Hillary Clinton and her high profile supporters have a new
To women who don't favor Clinton the message is, "It's Not
Me [Hillary], It's You." It has all the promise of that breakup line aimed at winning
someone back. Or none.
Coupled with the "artful smear" she attributed to Sanders
during the last debate and Bill Clinton's belittling of Sanders about the use
of the word "establishment," it's pretty delicious irony. Served hot.
To recap: this weekend Madeleine Albright introduced Hillary
Clinton in New Hampshire saying, "there's a
special place in hell
for women who don't support other women," to loud
laughter by Clinton.
Bill Clinton tried to distract from this mess, by
questioning who is part of the establishment (even after
, and many people have said the Clintons are). And, he says, some Sanders'
supporters are mean.
Is her framing of gender and power embracing or alienating?
WHO GOES TO HELL?
Albright's proclamation was a revelation.
Personally, I had thought my support of women through my work
on campus sexual assault, talks on issues affecting women (gender equity
recently, and earlier on garment work), and my work on a variety of progressive
issues might stand me in good stead with a higher moral authority. But my support
for Sanders' will make my gender hell eval " hellacious.
My head started spinning around like in "The Exorcist," even
as I pondered my special place in a place in which I don't believe.
Quickly I realized I'll have company.
Former Secretary of State Madeleine Albright told us that "we
think the price is worth it
" of Western sanctions which killed an estimated
500,000 children, according to United Nations estimates. For the incredible pain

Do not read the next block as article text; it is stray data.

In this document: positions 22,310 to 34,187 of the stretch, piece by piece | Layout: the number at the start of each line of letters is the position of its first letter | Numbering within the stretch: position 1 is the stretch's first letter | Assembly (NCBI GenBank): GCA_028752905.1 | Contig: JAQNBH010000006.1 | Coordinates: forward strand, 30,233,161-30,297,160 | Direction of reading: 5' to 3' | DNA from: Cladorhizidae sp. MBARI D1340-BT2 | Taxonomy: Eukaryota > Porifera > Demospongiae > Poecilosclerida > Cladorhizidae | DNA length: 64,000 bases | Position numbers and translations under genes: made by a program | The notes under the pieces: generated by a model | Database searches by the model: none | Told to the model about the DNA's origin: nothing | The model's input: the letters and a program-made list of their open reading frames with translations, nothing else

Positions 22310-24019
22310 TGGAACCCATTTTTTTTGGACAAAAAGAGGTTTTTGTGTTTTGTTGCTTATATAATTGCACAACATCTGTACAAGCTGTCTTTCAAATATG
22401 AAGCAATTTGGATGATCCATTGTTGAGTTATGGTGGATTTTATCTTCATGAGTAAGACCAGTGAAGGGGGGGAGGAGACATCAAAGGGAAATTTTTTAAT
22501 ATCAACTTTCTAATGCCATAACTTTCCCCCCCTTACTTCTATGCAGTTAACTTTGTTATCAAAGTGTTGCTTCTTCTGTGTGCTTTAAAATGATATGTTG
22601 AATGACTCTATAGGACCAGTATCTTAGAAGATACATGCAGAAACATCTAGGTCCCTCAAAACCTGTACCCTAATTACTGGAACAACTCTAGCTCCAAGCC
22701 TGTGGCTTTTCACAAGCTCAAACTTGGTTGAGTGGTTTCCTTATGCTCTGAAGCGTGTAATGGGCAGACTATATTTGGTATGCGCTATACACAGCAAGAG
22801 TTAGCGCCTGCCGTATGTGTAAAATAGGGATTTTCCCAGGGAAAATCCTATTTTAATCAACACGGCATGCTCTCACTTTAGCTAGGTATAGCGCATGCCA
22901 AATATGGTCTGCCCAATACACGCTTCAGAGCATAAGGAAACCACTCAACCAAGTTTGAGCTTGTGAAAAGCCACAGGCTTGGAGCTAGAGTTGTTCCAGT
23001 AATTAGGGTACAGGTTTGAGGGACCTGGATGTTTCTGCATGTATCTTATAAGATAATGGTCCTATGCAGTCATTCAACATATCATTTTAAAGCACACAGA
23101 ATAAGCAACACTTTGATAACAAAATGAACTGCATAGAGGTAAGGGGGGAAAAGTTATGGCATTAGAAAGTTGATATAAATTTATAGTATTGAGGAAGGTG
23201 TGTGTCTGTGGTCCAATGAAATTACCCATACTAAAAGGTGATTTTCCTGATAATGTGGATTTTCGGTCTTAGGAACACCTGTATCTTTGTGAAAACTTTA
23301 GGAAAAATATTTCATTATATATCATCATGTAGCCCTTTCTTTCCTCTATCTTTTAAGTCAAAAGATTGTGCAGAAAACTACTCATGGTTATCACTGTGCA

she caused to mothers who unnecessarily lost their babies, the former Secretary
of State will skip limbo and head straight to a purgatory. Side note: Albright
has said she regretted the statement but not disavowed the sanctions regime
that caused two oil-for-food coordinators to resign due to the devastating humanitarian
Hillary Clinton will presumably
after the death of an estimated 1 million civilians (adjusted for
time) after our illegal invasion of Iraq that she supported. While we don't
know exact numbers, it is likely that hundreds of thousands who died were
But, the real question is: "Will she go to an 'extra special'
Let's look at how women have been "supported" by her.
Clinton did not support gay marriage til 2013 and "evolved"
to supporting it as a constitutional right in 2015. Sorry, lesbians!
After representing the US as Secretary of State in
Copenhagen where the 2-degree scientific limit was recognized, Clinton has been
hesitant to publicly champion this (or better a 1.5 degree) goal. So too has
she been slow to recognize that the vast majority of fossil fuels must stay in
the ground. Women suffer more from catastrophic climate change, and she has
been slow to highlight the gender
. Of course women are part of larger humanity that will experience
climate change as overriding hardship.
Clinton has been very weak on inequality (per Vice
) even after decades of public service. Championing the
rights of women and addressing global poverty effectively should entail recognizing
wealth distribution is a major driver behind poverty. No dice.
As head of one of the largest foundations of the world, one
of the greatest affects has been that of the financial crash which took $6 and
$36 trillion out of the US economy alone. Where has she been publicly on this
issue in the past, before announcing her presidential run? Has she spoken up
when regulation has been undercut through bank lobbying and Congressional
One could go on.
A friend in the Obama administration said to me several
weeks ago, "I guess she'll be fine for white, upper-class women."
MONEY AND THE MOMENT
Clinton evades a broader conversation about feminism and
identity (beyond complaining about biased media coverage which often sucks for
politicians, see the Dean Scream
.) She highlights the unique aspect of a female presidency. True, many